The Buzz

FILM REVIEW: The Last Stand

Categories: Movies

A little Arnold, it seems, goes a long away.

After his underwhelming performance as the Governator, Arnold Schwarzenegger has ridden the current wave of nostalgia for '80s action heroes into his first starring role in over a decade.

Like the best Arnold roles, the story of The Last Stand is a simple one. There is a bad man. Drug kingpin Gabriel Cortez has slipped the clutches of the FBI and is making a run for the border. As the criminal in his custom Corvette rockets towards the sleepy Arizona town of Sommerton, only one man stands in his way. Sheriff Owens.

The Last Stand is an uncomplicated action film that knows what it loves: Ammo, explosions, fast cars and dumb jokes. In a world where too many directors edit their actions sequences into an unwatchable visual slurry (looking at you Michael Bay), this B movie stands as a welcome throwback. Sure, the characters feel a little musty: The lines of good and bad are drawn so brightly they may be flashing in neon. But there's an obvious affection for the form here, created by the collaboration of the original pumped-up icon and Korean director Jee-woon Kim.

Last Stand The bad guy races for the border in a custom Corvette. (Alliance Films)

Kim made his name with frenetic, stylized thrillers such as Western-flavoured The Good, the Bad,the Weird. While this is his first film for an English-speaking audience, he seems at home in Sommerton's empty streets and open highways.

If The Last Stand is guilty of anything, it's of being a bit of a tease. After introducing us to Sheriff Owens, an ex-LAPD officer who came to Sommerton for the quiet, too much of the first half of the story concerns the escape of Cortez. Forest Whitaker is largely wasted as FBI Agent Exposition Bannister, who soaks up much screen time bellowing at his generic G-men, while the slick-haired Cortez outwits the agents with a series of schemes involving magnets and soccer jerseys. (Aside: What ever happened to Whitaker? Can't anyone write script worthy of Ghost Dog? Sigh.)

Mustering his tiny police force

As Cortez zooms towards the border in a Corvette ZR1, (Jee-woon Kim appears to have a thing for cars) the good ol' Sheriff begins to realize there are strange goings-on in his town. Mysterious truckers and missing farmers cause the local police force, which numbers in single digits, to band together to create a blockade to stop Cortez in his tracks.

Sure you could ask why someone of Cortez' means didn't just charter a helicopter instead of building a (spoiler) shiny chrome bridge to drive over a gully? But niggling worries like that will just get in a way of enjoying Arnold doing what he does best: Standing his ground, firing large calibre weapons and delivering one-liners with frightening consistency.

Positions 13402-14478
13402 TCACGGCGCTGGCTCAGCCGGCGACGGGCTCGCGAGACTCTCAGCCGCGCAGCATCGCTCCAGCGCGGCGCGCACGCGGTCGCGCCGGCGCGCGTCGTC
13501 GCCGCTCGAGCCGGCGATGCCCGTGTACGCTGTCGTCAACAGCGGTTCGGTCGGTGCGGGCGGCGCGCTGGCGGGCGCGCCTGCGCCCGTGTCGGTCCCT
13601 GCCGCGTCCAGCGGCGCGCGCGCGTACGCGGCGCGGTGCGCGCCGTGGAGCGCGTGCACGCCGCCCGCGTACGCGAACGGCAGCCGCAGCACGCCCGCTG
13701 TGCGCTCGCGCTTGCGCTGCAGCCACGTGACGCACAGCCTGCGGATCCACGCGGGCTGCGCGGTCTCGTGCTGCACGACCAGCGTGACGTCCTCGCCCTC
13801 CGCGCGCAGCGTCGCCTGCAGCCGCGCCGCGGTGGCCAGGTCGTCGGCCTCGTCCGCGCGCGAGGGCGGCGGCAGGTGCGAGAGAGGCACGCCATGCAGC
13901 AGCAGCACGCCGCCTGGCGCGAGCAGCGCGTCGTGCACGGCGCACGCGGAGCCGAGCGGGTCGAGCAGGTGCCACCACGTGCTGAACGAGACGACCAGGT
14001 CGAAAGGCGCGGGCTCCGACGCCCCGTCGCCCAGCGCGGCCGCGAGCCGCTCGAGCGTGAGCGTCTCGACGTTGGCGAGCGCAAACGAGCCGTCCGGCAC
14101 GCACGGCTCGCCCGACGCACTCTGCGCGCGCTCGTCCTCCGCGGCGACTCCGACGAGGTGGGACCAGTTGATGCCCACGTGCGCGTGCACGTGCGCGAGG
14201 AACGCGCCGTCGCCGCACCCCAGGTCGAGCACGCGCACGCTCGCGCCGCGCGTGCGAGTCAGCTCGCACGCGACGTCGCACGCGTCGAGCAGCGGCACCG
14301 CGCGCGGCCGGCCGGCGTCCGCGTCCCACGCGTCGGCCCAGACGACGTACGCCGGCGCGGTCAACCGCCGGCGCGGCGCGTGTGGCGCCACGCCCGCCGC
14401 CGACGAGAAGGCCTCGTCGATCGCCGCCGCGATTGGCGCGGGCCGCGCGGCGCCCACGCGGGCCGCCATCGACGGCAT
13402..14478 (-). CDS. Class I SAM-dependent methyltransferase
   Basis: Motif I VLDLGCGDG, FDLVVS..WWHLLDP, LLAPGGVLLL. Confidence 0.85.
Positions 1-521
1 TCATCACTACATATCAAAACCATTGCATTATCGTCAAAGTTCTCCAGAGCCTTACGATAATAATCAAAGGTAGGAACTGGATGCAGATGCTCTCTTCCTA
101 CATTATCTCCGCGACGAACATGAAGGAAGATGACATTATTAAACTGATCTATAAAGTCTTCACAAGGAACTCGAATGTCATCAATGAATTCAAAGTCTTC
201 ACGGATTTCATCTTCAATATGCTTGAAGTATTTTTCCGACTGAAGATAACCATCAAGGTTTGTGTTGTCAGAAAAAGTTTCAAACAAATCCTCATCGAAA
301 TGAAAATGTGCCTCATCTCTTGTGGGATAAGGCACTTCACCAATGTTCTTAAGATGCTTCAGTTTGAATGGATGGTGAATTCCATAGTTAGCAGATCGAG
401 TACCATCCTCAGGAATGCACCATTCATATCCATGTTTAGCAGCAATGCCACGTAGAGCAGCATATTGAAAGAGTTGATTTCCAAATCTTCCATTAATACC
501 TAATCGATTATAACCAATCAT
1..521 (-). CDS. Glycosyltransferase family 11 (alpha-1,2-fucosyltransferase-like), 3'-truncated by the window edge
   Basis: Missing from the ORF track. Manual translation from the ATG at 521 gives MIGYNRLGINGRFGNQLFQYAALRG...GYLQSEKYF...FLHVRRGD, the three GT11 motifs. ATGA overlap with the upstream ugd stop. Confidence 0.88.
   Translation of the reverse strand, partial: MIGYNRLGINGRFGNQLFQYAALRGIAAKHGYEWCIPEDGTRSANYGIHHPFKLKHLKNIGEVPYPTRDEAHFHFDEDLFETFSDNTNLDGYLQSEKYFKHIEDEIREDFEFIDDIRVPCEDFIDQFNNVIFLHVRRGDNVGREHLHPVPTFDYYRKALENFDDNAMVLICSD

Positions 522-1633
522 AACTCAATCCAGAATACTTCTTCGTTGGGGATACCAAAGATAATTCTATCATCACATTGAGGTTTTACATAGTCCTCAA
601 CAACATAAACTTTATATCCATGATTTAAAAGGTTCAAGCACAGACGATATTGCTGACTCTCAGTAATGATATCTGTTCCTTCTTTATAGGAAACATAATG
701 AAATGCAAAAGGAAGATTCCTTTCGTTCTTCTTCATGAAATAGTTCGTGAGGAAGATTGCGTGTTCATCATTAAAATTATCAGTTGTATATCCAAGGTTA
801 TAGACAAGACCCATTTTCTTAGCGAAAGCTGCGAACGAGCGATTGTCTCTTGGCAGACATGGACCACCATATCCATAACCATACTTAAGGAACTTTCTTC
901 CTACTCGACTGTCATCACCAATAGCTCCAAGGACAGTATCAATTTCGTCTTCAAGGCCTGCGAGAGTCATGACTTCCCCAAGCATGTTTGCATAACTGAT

Like William Shatner and The Last Stand co-star Luis Guizman, Arnold has reached that pop culture singularity where anything he does is just intrinsically amusing. Call it comfort, charisma or just affection for the macho men of yesteryear, Arnie still has a screen presence all his own.

Good choice for a comeback

The 65-year-old actor did many of the stunts himself and remains the kind of tough guy who can make yanking shards of glass out of his leg look like a visit to the nail salon. While the supporting cast is more of the cartoonish variety, Johnny Knoxville as the gun nut, Peter Stormare as a drawling thug for hire, Arnold chose well in picking the part for his big screen return.

The Last Stand Arnold Schwarzenegger, shown here with Rodrigo Santoro, plays the weary veteran well. (Alliance Films)

Sheriff Owens is a weary veteran who's seen his share of action already. Before the carnage begins, he warns one of his eager deputies "L.A. is not all you think it is." Arnold doesn't over torque the line, but it's a subtle nod that this action figure may have gained a bit of wisdom along the way. Arnold Schwarzenegger knows his strengths and he knows how to sell them. (Now if he'd only listen to reason and abandon plans for a Twins sequel).

While The Last Stand certainly has its faults, (such as an over-extended game of hide-and-seek in a cornfield) this is exactly what fans of the Terminator have been waiting for. Plus with Stallone, Willis and others all set to burst back onto the big screen, it looks like Hollywood's senior moment will be an extended one.

RATING: 3.5/5

BONUS RENTAL RECOMMENDATION: If you really want to see the best high-kicking action comeback in years, check out JCVD. It's the Muscles from Brussels as you've never seen him.

Download Flash Player to view this content.
Comments are closed.